With Windows Holographic OS now open to all vendors, Microsoft has essentially crowned itself the new king of virtual reality.
The Bandwidth Blog team predicted earlier this year that virtual reality would see a major rise as a platform in 2016 and beyond, with headsets such as the Oculus Rift, PlayStation VR and HTC Vive leading the charge. However, one thing we couldn’t have possible anticipated is how – in one fell swoop – Microsoft has usurped the throne and crowned itself the new king of virtual reality with Windows Holographic OS.
Microsoft certainly made waves with the announcement that Windows Holographic OS, though I believe this is a crucible moment we’ve yet to truly appreciate. As Mao Zedong opined when asked what effect the French Revolution would have on society – over 100 years after the fact – the sentiment “it’s too soon to tell” rings a familiar bell here. Read: Microsoft just put itself at the forefront of virtual reality
For many, opening Windows Holographic OS to third party vendors is incredibly reminiscent of the Redmond company’s original strategy towards personal computing, wherein Microsoft built the software, and proceeded to let manufacturers run amok with hardware.
The crucible difference, however, is a matter of maturity. The realm of personal computing is now a relatively closed one; battle lines have been drawn between Windows, OS X, and to a lesser extent, Linux and Unix, and on mobile, Android contends with iOS and a dying Windows Phone. Yet here we stand on the precipice of a new platform without a dedicated operating system to drive us forward.
Where Facebook controls Oculus, HTC are hedging their bets on SteamVR for the Vive. Sony can rely on the PlayStation 4 for PlayStation VR, and Google is set to use Android for its DayDream platform.
At Computex, Microsoft’s Terry Myerson surmised all of the above in but one sentence: “Nobody has built an operating system for this generation”.
While SteamVR might offer manufacturers an abundance of freedom, Windows Holographic OS offers the security of its desktop namesake and is presently the only platform that will be able to run aboard a virtual reality or augmented reality headset on its own.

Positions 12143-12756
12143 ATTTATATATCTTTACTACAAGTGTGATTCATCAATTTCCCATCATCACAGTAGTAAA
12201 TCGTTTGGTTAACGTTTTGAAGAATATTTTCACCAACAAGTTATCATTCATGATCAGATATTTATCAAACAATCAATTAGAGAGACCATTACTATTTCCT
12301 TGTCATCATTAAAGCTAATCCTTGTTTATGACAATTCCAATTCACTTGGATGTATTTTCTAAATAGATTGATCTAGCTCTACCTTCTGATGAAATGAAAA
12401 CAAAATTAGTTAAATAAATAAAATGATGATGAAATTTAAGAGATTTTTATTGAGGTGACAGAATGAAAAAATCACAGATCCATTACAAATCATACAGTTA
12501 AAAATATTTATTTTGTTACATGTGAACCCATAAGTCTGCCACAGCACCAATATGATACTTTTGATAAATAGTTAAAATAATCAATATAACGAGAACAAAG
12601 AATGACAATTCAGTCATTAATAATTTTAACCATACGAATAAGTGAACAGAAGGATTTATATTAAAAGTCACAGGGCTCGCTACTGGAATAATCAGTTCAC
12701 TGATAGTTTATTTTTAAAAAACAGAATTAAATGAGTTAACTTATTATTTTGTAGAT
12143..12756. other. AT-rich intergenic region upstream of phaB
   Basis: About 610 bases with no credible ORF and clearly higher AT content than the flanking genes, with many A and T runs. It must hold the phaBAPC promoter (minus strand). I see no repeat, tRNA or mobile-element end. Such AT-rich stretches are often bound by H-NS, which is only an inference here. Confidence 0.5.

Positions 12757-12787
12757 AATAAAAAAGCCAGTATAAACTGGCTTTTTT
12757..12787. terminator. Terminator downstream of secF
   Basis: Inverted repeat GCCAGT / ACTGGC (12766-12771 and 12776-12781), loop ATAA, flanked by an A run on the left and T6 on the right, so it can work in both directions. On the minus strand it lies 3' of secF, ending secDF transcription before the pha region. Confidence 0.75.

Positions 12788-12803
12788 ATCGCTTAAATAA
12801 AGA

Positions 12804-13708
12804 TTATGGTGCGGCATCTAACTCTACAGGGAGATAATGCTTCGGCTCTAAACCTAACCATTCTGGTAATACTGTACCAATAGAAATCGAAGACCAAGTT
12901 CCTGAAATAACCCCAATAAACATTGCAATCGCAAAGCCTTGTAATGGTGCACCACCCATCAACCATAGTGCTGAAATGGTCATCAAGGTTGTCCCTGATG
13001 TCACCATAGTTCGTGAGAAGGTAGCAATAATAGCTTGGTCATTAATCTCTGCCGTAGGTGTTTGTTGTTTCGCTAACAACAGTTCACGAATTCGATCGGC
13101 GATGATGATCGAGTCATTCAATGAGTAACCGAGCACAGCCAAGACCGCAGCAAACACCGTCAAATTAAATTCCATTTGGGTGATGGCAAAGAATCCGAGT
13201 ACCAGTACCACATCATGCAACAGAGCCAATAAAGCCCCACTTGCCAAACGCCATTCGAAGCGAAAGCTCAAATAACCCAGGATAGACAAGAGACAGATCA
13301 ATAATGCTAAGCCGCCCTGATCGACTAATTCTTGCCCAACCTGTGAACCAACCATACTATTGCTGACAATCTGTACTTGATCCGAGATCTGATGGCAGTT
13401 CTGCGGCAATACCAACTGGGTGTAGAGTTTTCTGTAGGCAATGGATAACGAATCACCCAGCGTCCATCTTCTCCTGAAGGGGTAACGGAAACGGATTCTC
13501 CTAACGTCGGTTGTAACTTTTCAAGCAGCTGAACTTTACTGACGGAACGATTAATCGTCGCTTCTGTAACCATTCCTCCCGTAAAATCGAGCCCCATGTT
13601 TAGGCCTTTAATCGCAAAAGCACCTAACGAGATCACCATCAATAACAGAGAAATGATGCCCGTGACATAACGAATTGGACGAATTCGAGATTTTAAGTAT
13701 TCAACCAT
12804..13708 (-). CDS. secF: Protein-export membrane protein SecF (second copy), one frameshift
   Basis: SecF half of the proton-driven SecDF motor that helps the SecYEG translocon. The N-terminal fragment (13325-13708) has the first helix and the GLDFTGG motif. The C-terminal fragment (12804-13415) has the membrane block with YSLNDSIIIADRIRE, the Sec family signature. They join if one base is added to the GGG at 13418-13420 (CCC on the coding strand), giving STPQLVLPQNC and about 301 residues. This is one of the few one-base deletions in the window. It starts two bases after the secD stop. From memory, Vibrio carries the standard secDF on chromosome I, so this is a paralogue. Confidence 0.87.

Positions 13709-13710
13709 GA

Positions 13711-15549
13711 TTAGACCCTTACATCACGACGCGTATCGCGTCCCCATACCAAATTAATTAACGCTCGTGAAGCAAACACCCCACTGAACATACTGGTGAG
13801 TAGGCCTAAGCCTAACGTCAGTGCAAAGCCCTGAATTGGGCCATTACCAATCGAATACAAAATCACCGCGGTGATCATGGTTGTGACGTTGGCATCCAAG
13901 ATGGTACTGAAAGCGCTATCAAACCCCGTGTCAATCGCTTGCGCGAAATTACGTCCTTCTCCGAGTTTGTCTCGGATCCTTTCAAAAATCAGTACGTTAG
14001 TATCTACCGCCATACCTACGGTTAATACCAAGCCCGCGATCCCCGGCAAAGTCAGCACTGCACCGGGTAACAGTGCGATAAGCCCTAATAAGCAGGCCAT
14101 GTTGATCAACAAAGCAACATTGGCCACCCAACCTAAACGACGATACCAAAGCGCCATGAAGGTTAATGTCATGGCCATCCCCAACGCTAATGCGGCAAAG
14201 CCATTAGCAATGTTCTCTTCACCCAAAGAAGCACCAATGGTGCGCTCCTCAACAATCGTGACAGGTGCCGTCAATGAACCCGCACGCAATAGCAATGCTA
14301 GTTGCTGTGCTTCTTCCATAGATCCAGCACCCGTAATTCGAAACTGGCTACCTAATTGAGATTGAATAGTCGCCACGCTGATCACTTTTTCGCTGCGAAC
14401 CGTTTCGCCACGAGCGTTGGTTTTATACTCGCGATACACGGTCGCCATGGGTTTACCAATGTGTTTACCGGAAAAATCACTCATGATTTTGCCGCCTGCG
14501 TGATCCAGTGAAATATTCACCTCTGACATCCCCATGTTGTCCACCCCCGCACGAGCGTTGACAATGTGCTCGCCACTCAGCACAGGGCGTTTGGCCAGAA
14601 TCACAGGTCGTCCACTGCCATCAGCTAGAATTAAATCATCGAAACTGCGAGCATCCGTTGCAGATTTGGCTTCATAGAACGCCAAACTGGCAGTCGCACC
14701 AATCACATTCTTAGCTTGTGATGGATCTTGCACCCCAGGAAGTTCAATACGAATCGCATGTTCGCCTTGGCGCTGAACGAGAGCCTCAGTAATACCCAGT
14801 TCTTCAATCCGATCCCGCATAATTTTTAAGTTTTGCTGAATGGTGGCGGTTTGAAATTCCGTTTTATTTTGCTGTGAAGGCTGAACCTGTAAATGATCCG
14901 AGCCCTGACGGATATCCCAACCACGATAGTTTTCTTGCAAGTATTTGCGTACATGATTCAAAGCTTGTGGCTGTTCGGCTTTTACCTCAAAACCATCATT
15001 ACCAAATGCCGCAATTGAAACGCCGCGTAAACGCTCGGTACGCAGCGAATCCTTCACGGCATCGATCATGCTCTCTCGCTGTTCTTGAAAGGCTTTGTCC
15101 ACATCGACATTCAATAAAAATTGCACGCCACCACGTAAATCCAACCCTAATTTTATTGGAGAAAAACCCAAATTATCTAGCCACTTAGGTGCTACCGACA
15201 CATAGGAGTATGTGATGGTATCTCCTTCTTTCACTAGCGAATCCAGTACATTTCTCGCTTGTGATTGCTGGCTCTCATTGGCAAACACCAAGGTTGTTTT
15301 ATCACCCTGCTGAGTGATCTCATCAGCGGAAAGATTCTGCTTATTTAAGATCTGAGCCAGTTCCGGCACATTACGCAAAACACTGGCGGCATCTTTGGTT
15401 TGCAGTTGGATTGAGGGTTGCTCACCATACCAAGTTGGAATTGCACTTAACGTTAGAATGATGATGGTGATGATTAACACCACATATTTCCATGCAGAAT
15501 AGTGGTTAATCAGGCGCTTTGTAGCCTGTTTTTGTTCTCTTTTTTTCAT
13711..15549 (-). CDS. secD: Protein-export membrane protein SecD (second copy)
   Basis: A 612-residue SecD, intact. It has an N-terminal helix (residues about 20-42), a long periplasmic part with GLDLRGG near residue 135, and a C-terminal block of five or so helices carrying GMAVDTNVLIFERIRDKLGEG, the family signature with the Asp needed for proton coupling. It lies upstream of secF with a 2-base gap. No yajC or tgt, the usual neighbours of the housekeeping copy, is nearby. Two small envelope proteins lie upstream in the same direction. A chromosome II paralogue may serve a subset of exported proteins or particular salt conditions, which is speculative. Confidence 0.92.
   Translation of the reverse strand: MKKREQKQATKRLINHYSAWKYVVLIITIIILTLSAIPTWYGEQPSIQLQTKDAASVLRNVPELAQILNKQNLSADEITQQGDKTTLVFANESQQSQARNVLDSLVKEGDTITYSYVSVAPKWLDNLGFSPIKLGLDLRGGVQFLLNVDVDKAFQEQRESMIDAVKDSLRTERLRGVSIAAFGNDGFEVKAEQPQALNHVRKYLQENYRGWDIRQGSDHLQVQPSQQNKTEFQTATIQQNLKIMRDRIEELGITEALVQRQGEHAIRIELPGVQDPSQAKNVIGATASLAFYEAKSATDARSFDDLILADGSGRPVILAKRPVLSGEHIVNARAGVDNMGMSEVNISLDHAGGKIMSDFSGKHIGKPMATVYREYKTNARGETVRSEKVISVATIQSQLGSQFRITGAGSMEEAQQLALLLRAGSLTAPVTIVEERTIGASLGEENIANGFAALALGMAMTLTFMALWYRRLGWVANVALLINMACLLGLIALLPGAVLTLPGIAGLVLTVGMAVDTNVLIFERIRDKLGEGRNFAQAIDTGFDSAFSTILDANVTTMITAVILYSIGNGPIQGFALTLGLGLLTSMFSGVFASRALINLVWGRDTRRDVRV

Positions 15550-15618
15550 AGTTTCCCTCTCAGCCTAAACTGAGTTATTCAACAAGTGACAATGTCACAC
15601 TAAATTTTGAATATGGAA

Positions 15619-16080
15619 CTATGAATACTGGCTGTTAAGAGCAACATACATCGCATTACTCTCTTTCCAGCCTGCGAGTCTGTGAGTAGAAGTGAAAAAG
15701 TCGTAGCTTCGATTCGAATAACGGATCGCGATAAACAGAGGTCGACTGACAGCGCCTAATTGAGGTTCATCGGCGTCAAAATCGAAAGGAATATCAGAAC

A major criticism of the move is that Microsoft has – like it did with Windows Phone – dug its own grave; Android VR is well on its way under Google’s DayDream project and will likely be able to offer headsets at the fraction of the price Windows Holographic OS will demand.
In fact, the precedent for that idea is already in existence; take Google Cardboard. No matter how trite the ‘experiences’ Google offers aboard the platform are, its mere existence is a symbolic victory – a new, exciting technology that can be accessed by cobbling together some household items. Were we to liken this to the dawn of smartphones, it’s a breakthrough – no-one could enjoy a colour screen or built-in camera by making use of household materials back in the day unless they had a home laboratory out of Back to the Future.
Yet, what I believe most have yet to realise is that – for once – Microsoft is greatly ahead of the curve. As we’ve seen time and again (first with PCs, then with smartphones) new technology proliferates from the top of the market downward. Consider, for example, how the premium Android phones of several years ago are far less capable than the average low-grade fair many manufacturers now produce to satisfy their lower-end market.
Further, Microsoft has the ideal OS strategy, even if Windows Phone sinks into the ocean. Windows Everywhere has seen a shaky start – from a plodding Xbox One system to a mixed reaction and slow adoption of Continuum – yet in many ways, virtual reality is its missing component.
The next great wave of personal computing won’t be defined by what’s visible on a computer screen; it’ll be based on the ability to overlay information on tactile surfaces. What Microsoft can over here is a tried and tested operating system that integrates some of the world’s most relied-upon programs, such has Office, and a new extension for Cortana that could altogether skip the likes of a smart home unit such as Google Now or Amazon Echo. Developers will have an entirely new reason to get in bed with Windows, in a trajectory which neither Android, iOS, OS X, Linux or Unix have shown a willingness to head. Read: Microsoft unveils new AR device ““ the HoloLens
For now, Microsoft has a virtual reality in a death grip. Between opening Windows Holographic OS to third party manufacturers and the fact that the likes of the Vive and Rift can only run on Windows in any case, the Redmond company has the best chance at taking virtual reality forward.
What are your thoughts on Windows Holographic OS? Can Microsoft successfully lead the world into the age of virtual reality? Be sure to let us know your opinion in the comments below, and listen in to Bandwidth Blog On Air, where we discussed our thoughts on Microsoft’s latest move!